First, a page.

The following is a list of the most common foods that have been selected as difficult for infants:

    - Spinach
    - Kale
    - Broccoli
    - Cauliflower
    - Onions
    - Tomatoes
    - Cucumbers
    - Asparagus
    - Spicy foods
    - Beans (gassy): black, garbanzo, kidney, white
    - Citrus; pineapple, orange, grapefruit, lemon
When your infant is about 3 months of age and the digestive system is beginning to mature, you can slowly introduce one of the above foods and wait 24-48 hours for a reaction. It will usually occur sooner. If negative, stop and try again in a month or two. If the reaction is strong, best to eliminate from your menu until you have stopped breastfeeding.

This next list is the one that gets the biggest reaction from the Moms. Do try to follow as best you can by avoiding all together. There are also substitutes that are just as tasty!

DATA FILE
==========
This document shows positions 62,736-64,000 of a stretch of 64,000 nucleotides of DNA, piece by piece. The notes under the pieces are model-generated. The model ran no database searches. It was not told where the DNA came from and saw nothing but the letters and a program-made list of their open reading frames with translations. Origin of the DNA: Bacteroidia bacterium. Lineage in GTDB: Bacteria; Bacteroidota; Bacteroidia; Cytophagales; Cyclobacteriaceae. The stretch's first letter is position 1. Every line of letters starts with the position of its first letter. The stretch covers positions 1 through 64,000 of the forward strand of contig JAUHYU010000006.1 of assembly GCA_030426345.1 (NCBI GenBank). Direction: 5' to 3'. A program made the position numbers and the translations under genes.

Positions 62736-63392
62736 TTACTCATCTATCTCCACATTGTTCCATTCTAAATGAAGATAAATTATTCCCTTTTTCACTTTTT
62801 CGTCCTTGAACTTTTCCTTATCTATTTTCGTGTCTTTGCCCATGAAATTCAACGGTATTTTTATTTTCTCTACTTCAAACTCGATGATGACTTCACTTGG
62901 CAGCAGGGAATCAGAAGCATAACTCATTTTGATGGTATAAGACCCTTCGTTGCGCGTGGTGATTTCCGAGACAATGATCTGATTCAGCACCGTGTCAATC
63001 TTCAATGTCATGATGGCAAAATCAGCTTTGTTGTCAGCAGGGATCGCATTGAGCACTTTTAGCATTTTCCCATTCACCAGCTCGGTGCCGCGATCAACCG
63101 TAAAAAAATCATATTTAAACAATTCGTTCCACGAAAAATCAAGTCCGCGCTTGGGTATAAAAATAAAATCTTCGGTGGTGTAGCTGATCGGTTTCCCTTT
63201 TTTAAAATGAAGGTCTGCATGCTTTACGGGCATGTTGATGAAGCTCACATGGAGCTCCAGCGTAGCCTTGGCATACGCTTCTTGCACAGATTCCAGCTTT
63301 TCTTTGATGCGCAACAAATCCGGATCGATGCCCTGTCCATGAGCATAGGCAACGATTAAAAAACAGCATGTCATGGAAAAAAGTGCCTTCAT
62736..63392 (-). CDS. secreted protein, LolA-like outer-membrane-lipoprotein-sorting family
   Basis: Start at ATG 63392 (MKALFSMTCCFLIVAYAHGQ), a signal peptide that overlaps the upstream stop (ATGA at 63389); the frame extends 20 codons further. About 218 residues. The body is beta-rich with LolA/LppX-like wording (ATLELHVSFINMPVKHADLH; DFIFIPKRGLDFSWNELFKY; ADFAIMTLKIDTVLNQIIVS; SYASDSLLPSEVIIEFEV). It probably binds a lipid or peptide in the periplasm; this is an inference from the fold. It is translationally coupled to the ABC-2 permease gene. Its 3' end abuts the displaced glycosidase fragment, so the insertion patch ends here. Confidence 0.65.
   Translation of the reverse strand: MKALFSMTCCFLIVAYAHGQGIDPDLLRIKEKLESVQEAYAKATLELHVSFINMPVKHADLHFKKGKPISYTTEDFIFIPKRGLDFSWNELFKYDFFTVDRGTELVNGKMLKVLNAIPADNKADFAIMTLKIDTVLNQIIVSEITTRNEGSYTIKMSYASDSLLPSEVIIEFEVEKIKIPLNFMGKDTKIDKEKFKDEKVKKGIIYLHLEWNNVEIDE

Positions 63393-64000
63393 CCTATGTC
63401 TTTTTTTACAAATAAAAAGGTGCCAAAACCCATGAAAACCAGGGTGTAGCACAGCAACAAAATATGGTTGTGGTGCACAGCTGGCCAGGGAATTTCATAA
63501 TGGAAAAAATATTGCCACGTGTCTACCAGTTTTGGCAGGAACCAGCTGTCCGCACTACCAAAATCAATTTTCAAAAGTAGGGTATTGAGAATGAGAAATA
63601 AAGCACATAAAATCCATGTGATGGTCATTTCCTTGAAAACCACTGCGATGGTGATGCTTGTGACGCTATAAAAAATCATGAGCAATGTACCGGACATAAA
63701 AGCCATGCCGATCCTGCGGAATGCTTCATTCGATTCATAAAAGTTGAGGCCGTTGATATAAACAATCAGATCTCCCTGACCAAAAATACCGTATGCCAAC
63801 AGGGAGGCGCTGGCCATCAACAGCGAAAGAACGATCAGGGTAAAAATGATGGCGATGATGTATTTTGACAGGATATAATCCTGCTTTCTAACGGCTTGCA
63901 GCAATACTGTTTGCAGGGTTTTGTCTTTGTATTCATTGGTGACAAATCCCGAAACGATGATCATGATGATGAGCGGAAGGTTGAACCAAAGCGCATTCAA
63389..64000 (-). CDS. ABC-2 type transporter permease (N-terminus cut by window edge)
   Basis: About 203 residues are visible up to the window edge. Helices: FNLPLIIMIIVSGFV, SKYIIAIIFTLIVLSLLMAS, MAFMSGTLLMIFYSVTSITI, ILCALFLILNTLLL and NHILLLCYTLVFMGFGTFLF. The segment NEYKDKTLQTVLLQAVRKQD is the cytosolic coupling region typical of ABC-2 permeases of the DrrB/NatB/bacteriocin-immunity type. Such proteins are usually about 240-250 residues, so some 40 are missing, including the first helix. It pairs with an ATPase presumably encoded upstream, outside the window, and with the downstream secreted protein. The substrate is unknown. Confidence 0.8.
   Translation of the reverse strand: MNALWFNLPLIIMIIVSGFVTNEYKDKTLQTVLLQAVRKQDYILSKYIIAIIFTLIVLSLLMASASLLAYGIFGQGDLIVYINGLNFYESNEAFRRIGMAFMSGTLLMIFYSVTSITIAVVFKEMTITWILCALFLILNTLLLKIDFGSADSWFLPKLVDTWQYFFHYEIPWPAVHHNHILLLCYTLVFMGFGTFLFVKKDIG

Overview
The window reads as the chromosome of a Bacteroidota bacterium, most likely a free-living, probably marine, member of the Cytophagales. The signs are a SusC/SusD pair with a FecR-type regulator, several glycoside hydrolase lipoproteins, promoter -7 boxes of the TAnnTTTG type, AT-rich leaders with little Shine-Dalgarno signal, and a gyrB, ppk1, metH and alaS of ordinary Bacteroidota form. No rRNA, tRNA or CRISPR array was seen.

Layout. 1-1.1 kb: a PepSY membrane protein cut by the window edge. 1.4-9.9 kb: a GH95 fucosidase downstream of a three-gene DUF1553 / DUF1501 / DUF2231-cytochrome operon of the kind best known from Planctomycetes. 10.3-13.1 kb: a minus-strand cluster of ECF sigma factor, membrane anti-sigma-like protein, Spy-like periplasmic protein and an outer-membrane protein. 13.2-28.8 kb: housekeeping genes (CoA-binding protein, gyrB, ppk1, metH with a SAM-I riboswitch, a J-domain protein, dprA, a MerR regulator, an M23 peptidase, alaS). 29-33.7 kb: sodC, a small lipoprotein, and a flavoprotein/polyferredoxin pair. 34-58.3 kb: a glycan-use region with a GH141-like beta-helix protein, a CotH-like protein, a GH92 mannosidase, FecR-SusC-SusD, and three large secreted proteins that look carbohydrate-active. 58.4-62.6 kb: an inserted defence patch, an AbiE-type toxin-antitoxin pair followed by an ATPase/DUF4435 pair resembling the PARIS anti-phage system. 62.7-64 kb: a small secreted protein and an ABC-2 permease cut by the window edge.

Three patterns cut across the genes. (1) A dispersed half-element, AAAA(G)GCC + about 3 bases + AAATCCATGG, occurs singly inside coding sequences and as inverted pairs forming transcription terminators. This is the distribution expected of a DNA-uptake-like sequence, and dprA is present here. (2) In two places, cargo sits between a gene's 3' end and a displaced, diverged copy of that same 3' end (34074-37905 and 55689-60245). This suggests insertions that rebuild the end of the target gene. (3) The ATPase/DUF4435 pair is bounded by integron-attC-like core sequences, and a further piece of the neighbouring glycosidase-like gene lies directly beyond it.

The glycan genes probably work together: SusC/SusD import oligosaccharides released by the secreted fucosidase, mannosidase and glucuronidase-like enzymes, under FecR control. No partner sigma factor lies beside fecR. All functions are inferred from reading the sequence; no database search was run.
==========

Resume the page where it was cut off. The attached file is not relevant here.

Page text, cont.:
- Dairy
- Nuts
- Chocolate
- Caffeine
- Diet Soda
- Sugar

These should be avoided until you have discontinued breastfeeding. The reaction can be very serious and therefore, not worth taking the chance.

There are still plenty of foods to eat even though most Moms have the same response that "there is nothing left to eat!". The common feeling is they have given up a lot while pregnant and think everything goes back to pre-baby all at once. Not exactly. Still a little bit of sacrifice to make but it is well worth it. 

The menu is full of proteins and grains and all the fruits and vegetable not listed above.

Friday, March 4, 2016

How Did Two Sets of Siblings Achieve Complete Toilet Training In Under 3 days?